Now J-M, as think I mentioned, is currently occupied in sorting his mother’s things and not finding it easy. His was a surprisingly well-documented childhood. His father, the policeman, was a keen photographer, who carefully catalogued each shot of his beautiful wife – she had something of a Catherine Deneuve look – and their adorable twins. Surprisingly, despite the desperate times and the carnage that was going on, the boxes of photos got back to France, as did the policeman’s collection of rare North African Rai-Jazz 78s and LPs, nearly all of his clothes, his dress uniform and reams of letters he had written his wife in the years when they were courting and before her passage to Algiers was approved.

All of these memorabilia are currently bringing a grown man to tears. How many photos of a long-neglected mother in her youth and beauty can he look at without breaking down? How many love letters can he read without wondering why he has never found anything comparable? How many images of a long-dead father and a long-dead twin brother can he stand to see when their shapes rise out of the past to cast shadows across his own loneliness? J-M is being emotionally lacerated by these soft, leather-bound albums and ribbon-tied boxes, these shellac and vinyl discs and their attendant bits of bulky, outdated technology.

All this historical clutter is also facing him with that dilemma so typical of our digital age: just because we can do it, shall we and should we? He knows that the photos can be scanned and archived online. The diaries can be transcribed and blogged. The 78s and vinyls can be converted into bits and bytes and may even sound better for it (there are programs designed just for this particular kind of re-rendering). There’s no need to keep all that stuff: where and for whom? Just digitize it and dump it. But will that genuinely serve to archive the past? Will the past remain authentic? Will it still “exist” in the future-present? Will our archives themselves be future-proof? Will the digitized artefacts still have social and historical relevance when they no longer exist in the “real” sense. And just what is reality, anyway? We’ve been here before, I think.

Because today, since we can now transfer our personal past and our parents’ past up to the cloud, we are finally freed from the necessity of maintaining artefacts. Ours is a virtual culture of virtual, walk-through-tours and we shall leave little behind for historians that we have not wiped the stains off and photo-shopped into a brighter shade of fail. They will rummage through our rubbish bins, of course; archaeologists love a nice tip. They will reconstruct our naff housing and our plastic-trimmed vehicles, our designer kitchen equipment and our beloved espresso machines, they will get to the vacuous root of our desire for the domestic life (because we have no other), they will be able to note at which point in history our geopolitical adventures on each horizon changed from exploration to intervention to expulsion to tourism and whether it made things any better – whatever that may mean to them – but the real us, our true dimensions, our blood and guts, our moral fibre and our emotional centre will escape them because it’s all migrated onto the web, out there, up there, wherever “there” is.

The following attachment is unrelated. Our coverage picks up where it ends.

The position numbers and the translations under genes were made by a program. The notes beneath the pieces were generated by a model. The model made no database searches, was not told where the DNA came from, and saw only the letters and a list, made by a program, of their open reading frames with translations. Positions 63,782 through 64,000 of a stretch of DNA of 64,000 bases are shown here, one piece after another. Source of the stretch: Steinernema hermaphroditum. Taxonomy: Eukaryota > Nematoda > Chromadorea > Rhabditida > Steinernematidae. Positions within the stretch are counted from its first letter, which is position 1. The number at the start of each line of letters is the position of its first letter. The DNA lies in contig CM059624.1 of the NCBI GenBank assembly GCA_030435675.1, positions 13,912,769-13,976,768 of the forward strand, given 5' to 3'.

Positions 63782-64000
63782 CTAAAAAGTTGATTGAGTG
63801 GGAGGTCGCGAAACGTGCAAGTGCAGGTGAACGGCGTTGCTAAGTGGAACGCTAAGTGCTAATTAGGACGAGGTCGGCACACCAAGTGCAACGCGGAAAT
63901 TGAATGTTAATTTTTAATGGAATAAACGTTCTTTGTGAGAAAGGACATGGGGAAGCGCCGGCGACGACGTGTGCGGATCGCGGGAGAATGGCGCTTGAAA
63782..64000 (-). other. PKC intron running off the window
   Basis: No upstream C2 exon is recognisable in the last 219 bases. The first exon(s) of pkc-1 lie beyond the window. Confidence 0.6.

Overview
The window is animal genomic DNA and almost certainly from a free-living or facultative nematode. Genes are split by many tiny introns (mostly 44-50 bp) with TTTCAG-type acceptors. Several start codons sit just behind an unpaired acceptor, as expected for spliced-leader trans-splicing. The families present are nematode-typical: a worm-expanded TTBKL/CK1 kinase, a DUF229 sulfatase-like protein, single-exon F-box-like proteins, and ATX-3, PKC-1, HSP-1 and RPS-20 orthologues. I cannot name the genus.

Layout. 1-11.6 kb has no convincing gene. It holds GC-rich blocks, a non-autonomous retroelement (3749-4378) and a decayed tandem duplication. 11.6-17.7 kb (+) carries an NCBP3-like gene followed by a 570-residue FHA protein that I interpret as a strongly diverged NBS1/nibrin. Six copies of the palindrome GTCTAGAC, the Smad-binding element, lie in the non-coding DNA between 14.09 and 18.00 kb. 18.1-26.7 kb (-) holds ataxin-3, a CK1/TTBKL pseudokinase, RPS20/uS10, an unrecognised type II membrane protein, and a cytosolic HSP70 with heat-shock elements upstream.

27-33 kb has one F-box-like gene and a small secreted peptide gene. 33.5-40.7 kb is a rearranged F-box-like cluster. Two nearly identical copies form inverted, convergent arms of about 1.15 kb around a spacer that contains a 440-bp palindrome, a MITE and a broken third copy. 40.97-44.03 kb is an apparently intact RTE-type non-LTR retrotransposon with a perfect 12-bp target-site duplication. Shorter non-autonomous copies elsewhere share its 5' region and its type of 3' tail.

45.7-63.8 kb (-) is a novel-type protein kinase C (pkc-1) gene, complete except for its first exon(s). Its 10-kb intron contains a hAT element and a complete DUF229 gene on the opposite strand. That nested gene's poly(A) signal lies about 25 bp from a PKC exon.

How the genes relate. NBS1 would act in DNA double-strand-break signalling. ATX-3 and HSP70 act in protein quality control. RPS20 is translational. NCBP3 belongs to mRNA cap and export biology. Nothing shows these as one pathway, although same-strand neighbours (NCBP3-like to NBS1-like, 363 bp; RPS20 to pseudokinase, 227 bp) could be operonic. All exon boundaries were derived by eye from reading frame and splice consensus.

But not for long will our forgotten passwords resist them as they mine their way through gazillions of peta- or even exabytes of ancient data, among which they may hope to find their own great-grandmother’s Facebook page, the emails of some long-dead internet poet, the purely digital artworks of an entire Japanese cultural movement spanning seven decades, a trace of the very first Rick-Rolling troll on YouTube, the original Kentucky Fried Chicken recipe or President Romney’s tweets. And yet, despite their most assiduous efforts and skills in decryption, in the words of the song: “You’ll still know nothing ‘bout me”.

For the digital hearth is colder than the coldest iron-age fireplace ever unearthed and the tools that will be discovered nearby, though they tell a million entrancing stories and enticing threads of rumour, will reveal no great truths. For the age of great truths is past and we have moved into the twittering classes where all is relative and nothing, but nothing is fixed or certain, and indeed may never be again.

I advise J-M to keep the photo albums, the 78s, the LPs, the wind-up gramophone and search eBay for some replacement stylus needles. The future might turn out to be a long, dark night ... and company from the past is better than none at all.

© Edwin Drood, October 2012

Illustration: Detail from "Les enfants cherchant une gravure" by Pierre Edouard Frère (1819-1886)